At Yoga.com, almost 20% of our subscribers are men. Yoga practice doesn’t discriminate. It builds strength, flexibility, focus, and will power for women as well as for men. Still, why are “yoga dudes” the minority? Dan Abramson, the owner of “Brogamats” – a small online retailer of yoga mats “for dudes”, shared his story:
“Yoga was the sport I never thought I'd get into - but turned out to be the antidote to my chronic back pain. When I went to class, it stretched the exact muscle that had clenched into a monkey-fist in my lower side back. Twists saved my life," Dan says.
The very first yoga class can be a daunting experience for guys.
“When first going to yoga classes, I was often the only dude,” Dan says. “I would stagger around like a drunken caveman with no balance, unable to do the same stretches that all of the gracefully flexible women could do. But over the years I've been seeing a change in the air – I now go to classes and there are significantly more dudes there. In fact, they often dominate in numbers. “
Dan is among many men who initially shunned the idea of yoga for dudes. In online discussion forums, anonymous male yoga devotees often mention how yoga doesn’t exactly hold the “manly” reputation, unlike, say, heavy lifting, or crossfit. One of such “yoga dudes” shared his story anonymously on Reddit:
“Who exactly questions your manliness? In my experience, it is only the 22-year old steroid gym types who have ever questioned my yoga practice in any way. I tend to acknowledge my feelings and my spirituality more and more as I get older. For me, yoga is a very spiritual activity, and spirituality is manly if you claim it as such. The calmness, control, and mastery of social situations I get from regular meditation are seen as very manly. Reframe it as "leadership" if you want.
There are situations where I don't push yoga and my spirituality, e.g., in my work as a researcher and scientist, since there is a lot of prejudice and it could impact my career if someone thinks I'm a hippie. Some of my relatives probably wouldn't understand it either, so I just don't talk about it in some situations. When I share rooms with someone on a conference, I tell them that I will be practicing every morning. It's no secret but that I prefer that they don't talk about it.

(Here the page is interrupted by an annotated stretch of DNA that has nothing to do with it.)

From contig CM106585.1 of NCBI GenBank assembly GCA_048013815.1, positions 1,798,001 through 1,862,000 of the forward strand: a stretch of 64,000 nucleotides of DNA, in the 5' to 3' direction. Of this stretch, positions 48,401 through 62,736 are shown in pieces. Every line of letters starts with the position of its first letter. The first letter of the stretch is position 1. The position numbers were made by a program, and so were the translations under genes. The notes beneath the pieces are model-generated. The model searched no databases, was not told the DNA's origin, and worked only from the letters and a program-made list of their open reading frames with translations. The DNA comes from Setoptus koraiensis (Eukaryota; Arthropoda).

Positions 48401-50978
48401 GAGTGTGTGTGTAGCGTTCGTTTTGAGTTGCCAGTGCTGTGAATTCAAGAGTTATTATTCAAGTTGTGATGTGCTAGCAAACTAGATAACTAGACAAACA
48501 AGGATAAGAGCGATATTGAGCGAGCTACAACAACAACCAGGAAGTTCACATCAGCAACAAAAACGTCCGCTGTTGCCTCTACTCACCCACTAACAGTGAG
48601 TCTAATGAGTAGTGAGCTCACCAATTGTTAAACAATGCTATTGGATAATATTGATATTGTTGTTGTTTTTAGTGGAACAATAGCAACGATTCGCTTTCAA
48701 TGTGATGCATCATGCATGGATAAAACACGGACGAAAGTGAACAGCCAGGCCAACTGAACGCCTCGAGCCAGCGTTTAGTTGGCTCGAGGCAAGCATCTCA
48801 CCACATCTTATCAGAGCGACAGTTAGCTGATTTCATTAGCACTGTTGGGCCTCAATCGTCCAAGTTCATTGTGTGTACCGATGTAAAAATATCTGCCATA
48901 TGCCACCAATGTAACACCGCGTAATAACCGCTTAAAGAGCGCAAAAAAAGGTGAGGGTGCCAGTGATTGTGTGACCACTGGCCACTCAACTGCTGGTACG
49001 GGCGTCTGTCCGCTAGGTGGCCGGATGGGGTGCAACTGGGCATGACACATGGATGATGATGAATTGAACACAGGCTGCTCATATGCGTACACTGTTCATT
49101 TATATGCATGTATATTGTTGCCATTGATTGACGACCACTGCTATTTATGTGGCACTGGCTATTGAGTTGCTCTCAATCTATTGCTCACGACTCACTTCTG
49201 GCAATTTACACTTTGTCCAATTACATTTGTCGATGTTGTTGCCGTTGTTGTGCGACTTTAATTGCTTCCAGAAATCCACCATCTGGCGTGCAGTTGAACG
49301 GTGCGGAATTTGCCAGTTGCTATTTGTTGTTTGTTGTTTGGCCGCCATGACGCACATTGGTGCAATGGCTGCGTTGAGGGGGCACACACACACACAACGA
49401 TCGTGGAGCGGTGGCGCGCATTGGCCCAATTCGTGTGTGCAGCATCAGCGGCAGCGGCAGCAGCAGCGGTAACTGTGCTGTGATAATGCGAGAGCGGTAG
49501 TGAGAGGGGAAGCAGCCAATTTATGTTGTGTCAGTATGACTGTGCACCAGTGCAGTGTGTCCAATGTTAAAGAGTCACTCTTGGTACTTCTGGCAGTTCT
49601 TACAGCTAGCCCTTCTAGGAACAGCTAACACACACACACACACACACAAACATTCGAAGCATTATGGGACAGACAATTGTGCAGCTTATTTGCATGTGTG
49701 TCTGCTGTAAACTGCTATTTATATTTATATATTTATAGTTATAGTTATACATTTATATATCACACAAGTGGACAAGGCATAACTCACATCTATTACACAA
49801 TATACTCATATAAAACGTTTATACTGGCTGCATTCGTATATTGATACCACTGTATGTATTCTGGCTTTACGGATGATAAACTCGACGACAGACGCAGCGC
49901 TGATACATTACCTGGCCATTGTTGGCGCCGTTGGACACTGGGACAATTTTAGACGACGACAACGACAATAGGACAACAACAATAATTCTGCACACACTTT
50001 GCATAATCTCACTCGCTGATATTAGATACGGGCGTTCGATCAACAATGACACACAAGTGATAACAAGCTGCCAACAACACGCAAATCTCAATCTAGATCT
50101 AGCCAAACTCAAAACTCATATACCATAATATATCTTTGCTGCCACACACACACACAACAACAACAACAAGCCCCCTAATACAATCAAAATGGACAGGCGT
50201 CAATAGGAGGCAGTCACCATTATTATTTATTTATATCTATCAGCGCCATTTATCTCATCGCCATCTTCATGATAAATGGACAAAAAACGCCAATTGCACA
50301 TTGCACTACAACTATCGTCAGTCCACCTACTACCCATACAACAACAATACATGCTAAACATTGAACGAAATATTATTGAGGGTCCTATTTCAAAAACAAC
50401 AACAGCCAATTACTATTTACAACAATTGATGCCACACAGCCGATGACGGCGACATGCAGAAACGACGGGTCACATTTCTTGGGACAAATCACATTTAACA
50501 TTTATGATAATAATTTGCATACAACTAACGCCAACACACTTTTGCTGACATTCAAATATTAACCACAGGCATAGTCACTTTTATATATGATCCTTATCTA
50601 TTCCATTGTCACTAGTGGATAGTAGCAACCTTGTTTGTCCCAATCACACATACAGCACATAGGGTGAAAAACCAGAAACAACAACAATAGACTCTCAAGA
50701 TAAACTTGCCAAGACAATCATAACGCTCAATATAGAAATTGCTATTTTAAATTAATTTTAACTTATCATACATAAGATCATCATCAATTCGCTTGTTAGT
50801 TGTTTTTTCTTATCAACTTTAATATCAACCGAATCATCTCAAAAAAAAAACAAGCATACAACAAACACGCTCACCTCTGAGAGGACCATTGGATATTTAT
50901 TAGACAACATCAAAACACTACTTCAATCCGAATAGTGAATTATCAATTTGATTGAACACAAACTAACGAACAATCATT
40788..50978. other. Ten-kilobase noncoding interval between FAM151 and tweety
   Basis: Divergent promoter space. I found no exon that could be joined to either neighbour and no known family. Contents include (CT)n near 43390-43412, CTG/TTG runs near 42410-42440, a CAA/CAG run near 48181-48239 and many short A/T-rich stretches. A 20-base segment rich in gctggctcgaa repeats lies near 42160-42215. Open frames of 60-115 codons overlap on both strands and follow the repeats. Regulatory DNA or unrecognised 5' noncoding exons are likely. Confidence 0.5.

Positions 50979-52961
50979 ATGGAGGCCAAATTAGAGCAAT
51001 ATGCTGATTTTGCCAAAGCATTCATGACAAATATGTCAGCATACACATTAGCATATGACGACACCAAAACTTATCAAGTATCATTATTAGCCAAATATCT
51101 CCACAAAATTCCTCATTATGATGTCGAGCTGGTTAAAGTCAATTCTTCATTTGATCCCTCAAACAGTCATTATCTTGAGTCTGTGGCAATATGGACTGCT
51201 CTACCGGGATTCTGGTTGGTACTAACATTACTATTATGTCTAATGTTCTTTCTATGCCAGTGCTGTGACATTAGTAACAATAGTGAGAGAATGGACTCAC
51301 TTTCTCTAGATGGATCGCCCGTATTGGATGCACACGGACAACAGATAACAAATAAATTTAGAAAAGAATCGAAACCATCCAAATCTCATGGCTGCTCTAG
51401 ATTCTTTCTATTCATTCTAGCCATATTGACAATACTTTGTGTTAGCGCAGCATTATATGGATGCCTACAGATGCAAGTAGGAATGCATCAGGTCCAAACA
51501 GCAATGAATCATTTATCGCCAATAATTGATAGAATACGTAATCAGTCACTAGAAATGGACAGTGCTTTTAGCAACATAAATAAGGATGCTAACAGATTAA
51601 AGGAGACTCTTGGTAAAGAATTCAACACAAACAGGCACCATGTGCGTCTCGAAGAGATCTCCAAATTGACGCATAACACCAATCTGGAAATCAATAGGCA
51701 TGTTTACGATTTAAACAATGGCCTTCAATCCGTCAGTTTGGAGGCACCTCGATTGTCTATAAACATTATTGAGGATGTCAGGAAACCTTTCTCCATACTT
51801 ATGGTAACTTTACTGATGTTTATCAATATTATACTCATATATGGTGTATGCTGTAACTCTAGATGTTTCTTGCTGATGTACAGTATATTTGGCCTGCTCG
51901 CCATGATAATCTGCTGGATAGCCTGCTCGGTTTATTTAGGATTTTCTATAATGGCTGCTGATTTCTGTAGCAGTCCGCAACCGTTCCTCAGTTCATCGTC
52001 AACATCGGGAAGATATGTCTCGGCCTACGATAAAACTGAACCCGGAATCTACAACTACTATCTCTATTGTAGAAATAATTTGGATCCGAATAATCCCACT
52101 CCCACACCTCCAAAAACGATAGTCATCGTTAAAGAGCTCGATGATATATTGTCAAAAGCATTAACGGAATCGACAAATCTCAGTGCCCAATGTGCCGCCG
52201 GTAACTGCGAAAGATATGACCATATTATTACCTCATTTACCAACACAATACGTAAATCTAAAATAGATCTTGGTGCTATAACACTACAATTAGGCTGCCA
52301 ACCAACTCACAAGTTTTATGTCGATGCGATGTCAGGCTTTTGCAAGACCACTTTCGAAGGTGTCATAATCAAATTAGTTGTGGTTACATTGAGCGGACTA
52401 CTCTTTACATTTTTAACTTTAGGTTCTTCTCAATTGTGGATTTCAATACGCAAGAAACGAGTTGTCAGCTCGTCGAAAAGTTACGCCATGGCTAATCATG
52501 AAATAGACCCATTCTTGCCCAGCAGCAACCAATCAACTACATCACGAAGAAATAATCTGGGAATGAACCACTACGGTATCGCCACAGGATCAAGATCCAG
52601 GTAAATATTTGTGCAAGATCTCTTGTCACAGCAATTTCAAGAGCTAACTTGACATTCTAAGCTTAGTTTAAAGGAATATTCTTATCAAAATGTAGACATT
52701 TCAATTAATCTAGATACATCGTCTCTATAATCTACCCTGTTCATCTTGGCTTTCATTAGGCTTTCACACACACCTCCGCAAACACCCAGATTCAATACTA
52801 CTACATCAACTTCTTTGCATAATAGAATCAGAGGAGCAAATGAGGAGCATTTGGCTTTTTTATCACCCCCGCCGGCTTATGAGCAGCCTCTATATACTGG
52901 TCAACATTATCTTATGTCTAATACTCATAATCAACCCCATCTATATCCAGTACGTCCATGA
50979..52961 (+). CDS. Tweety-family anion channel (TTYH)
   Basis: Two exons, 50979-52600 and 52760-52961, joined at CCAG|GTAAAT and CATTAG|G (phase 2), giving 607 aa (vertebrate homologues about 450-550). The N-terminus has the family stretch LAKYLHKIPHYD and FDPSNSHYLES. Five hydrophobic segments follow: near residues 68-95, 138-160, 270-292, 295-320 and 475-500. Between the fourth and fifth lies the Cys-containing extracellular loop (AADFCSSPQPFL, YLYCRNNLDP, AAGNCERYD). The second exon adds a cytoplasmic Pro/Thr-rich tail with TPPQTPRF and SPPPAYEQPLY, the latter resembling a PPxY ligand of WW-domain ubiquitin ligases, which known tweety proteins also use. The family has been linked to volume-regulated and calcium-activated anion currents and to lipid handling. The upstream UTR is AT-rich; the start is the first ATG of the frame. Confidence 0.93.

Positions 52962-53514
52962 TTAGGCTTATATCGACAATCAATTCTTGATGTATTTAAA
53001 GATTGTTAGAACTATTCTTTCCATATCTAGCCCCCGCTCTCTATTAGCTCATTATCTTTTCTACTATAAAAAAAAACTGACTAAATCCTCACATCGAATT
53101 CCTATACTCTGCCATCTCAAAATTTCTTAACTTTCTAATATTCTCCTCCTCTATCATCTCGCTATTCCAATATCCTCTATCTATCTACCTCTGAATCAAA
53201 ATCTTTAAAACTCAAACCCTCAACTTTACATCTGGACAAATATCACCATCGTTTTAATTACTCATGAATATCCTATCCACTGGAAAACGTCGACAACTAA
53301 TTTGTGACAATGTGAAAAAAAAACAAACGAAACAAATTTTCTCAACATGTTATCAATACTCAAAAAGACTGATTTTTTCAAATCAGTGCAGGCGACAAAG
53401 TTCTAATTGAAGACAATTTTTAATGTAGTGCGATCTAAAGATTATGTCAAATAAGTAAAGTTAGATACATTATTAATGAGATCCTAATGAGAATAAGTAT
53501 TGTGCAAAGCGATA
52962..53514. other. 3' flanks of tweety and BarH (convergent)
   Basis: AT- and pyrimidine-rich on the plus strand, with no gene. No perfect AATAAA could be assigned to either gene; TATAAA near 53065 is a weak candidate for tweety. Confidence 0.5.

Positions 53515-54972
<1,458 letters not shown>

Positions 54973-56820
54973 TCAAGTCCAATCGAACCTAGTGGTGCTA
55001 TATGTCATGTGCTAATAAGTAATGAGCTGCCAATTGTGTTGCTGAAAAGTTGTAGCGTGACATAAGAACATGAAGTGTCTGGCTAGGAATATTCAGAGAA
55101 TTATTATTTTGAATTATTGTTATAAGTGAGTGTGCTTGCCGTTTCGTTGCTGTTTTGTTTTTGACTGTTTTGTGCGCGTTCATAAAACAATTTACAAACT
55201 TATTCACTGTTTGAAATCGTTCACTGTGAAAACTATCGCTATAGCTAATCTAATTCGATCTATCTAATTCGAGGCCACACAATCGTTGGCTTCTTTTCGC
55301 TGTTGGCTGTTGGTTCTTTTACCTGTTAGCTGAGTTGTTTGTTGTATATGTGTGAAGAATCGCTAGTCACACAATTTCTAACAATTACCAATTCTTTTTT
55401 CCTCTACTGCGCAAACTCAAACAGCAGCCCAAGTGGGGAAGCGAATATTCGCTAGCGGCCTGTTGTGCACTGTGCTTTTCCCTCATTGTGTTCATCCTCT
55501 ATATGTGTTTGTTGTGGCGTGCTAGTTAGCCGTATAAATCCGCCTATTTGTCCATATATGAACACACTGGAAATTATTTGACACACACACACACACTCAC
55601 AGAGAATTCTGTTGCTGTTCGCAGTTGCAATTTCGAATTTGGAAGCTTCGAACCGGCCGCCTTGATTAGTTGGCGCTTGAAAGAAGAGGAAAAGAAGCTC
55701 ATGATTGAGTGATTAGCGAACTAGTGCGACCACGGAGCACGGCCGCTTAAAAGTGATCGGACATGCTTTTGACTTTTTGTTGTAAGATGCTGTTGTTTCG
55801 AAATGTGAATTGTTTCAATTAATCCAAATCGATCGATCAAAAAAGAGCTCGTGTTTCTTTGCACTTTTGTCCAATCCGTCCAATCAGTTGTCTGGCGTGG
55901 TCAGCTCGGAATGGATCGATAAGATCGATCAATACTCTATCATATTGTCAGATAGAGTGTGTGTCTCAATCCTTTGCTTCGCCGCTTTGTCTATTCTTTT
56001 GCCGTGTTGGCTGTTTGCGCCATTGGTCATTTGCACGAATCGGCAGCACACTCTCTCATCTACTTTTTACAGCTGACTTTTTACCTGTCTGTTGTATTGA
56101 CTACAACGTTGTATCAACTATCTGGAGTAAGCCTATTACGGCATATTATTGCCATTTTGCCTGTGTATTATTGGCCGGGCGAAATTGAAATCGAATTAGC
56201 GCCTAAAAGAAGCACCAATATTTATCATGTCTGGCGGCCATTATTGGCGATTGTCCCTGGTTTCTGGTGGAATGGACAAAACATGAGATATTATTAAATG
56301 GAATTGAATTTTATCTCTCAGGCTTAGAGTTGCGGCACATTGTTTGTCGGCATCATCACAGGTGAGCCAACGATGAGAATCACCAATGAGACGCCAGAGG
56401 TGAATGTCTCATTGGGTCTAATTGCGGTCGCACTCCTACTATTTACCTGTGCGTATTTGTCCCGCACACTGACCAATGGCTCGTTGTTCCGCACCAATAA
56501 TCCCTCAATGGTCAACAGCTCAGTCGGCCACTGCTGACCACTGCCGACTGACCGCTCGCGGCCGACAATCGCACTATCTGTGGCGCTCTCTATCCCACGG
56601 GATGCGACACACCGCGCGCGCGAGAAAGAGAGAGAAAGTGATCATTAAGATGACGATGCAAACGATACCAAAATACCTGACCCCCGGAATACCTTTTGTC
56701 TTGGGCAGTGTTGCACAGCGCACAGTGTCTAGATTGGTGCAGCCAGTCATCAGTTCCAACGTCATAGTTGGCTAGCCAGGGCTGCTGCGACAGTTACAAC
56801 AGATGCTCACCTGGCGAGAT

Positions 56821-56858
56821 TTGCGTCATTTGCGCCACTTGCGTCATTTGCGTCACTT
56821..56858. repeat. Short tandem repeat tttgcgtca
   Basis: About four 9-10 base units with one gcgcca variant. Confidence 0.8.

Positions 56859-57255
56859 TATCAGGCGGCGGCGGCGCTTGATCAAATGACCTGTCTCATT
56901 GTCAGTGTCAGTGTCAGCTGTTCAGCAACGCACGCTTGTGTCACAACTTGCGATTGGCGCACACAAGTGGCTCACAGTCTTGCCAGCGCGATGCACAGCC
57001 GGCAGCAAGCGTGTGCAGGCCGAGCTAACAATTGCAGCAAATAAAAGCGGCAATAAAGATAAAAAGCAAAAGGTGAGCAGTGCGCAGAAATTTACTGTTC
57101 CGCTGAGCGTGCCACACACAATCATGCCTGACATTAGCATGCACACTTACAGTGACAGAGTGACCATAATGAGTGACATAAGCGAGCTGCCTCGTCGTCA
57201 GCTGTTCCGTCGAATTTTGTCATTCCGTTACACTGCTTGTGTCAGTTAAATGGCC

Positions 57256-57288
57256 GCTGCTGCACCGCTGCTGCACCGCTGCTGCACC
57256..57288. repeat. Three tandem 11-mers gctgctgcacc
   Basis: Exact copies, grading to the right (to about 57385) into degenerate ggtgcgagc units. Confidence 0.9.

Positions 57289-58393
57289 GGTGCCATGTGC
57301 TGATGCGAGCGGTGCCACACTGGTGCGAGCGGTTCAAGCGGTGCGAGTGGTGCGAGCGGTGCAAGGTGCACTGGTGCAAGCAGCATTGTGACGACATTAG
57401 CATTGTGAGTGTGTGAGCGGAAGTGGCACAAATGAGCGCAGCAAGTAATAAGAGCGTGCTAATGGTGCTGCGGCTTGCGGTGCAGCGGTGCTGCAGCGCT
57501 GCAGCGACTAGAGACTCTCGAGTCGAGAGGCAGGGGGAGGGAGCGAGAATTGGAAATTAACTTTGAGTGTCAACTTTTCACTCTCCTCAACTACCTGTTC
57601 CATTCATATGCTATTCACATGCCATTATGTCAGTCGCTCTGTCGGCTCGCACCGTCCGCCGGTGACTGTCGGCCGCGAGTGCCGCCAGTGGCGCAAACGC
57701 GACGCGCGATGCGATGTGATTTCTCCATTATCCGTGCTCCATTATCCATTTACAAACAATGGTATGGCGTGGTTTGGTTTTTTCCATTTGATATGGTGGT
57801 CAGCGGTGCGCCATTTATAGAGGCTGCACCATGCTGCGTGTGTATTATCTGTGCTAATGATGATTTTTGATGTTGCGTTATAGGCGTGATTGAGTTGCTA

Starting out, I was not very open with my yoga practice with anyone but my closest friends and "yoga-enabled" people. I thought I would be seen as less intelligent, a hippie or a homosexual. None of this turned out to be true, though. Most people don't care very much. The ones who care are the macho dudes.
Much of the prejudice against yoga is against feelings and spirituality in general being "unmanly" qualities and therefore I would be less of a man if I acknowledge them. But then I decided that life is too short to care. Haters gonna hate.”
Dan Abramson admitted that he started making yoga mats for men “to get more dudes into yoga”. “The funny thing is that people are buying my products as gifts to convince their husbands and boyfriends to try yoga,” Dan says.
“There is still a stigma to overcome for men. I've been trying to get my male friends (and my dad) to give yoga a shot, but it is still often written off as a "chick sport" because women are the ones you usually see carrying the yoga mats. But the truth is it’s fantastic for both men and women. It's going to take those early adopter men to convince the rest of them that yoga is for everyone.”
How do you get a man to try yoga for himself? “The sell that usually works to getting them in the door,” advises Dan, “is calling yoga "a good stretch”.
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